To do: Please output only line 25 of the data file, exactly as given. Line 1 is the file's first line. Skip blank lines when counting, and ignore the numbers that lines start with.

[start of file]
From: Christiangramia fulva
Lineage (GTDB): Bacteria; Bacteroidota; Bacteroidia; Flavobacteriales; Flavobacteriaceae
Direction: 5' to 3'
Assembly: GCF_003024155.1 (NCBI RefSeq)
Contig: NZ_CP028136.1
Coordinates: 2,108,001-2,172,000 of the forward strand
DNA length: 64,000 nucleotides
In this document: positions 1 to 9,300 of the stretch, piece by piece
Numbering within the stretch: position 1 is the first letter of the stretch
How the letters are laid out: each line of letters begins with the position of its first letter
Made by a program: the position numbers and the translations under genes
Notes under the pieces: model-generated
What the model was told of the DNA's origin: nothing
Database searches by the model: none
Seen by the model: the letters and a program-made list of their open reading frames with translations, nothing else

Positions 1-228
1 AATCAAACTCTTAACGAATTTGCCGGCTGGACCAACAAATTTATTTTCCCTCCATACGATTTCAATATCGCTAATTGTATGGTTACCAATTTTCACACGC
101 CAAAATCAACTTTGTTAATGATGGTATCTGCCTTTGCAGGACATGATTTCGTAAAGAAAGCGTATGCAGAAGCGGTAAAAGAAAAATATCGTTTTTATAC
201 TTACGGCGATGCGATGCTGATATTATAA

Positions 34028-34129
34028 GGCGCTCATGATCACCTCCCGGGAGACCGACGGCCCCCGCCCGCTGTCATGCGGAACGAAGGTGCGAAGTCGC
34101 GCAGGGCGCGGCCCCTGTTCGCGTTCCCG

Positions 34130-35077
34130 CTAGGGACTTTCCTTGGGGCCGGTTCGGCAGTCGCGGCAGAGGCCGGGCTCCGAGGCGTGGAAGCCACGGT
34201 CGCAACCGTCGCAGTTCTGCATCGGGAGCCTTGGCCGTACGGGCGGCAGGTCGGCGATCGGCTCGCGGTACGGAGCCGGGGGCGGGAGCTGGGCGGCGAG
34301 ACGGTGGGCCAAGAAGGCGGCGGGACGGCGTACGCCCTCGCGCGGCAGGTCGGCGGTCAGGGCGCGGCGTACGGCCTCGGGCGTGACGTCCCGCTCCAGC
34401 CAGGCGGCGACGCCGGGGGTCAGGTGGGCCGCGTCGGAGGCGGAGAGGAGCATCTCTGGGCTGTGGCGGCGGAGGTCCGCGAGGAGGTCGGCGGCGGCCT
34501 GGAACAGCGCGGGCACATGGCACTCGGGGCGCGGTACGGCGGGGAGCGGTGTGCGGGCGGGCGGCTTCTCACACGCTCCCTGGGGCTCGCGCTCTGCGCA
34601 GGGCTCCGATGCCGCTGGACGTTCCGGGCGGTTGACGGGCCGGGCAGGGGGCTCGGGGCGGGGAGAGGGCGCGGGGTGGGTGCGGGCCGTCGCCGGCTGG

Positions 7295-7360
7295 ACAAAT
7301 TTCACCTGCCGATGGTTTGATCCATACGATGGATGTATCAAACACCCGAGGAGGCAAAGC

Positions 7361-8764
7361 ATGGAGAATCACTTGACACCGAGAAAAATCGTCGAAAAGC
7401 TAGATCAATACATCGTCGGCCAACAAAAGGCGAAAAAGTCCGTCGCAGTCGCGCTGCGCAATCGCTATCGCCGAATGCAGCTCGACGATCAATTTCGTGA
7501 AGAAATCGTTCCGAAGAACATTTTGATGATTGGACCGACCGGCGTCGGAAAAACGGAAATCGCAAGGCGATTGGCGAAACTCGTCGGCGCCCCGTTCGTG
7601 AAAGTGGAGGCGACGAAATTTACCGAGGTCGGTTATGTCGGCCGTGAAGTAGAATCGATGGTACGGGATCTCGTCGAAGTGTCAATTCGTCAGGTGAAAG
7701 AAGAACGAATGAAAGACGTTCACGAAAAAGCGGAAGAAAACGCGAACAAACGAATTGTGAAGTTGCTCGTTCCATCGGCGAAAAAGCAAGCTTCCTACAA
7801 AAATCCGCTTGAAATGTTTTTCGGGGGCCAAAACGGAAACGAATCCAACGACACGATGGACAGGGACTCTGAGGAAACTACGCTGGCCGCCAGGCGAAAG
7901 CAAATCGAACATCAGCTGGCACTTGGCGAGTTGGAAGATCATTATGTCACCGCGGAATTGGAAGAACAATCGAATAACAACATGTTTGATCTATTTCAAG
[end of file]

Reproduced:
34201 CGCAACCGTCGCAGTTCTGCATCGGGAGCCTTGGCCGTACGGGCGGCAGGTCGGCGATCGGCTCGCGGTACGGAGCCGGGGGCGGGAGCTGGGCGGCGAG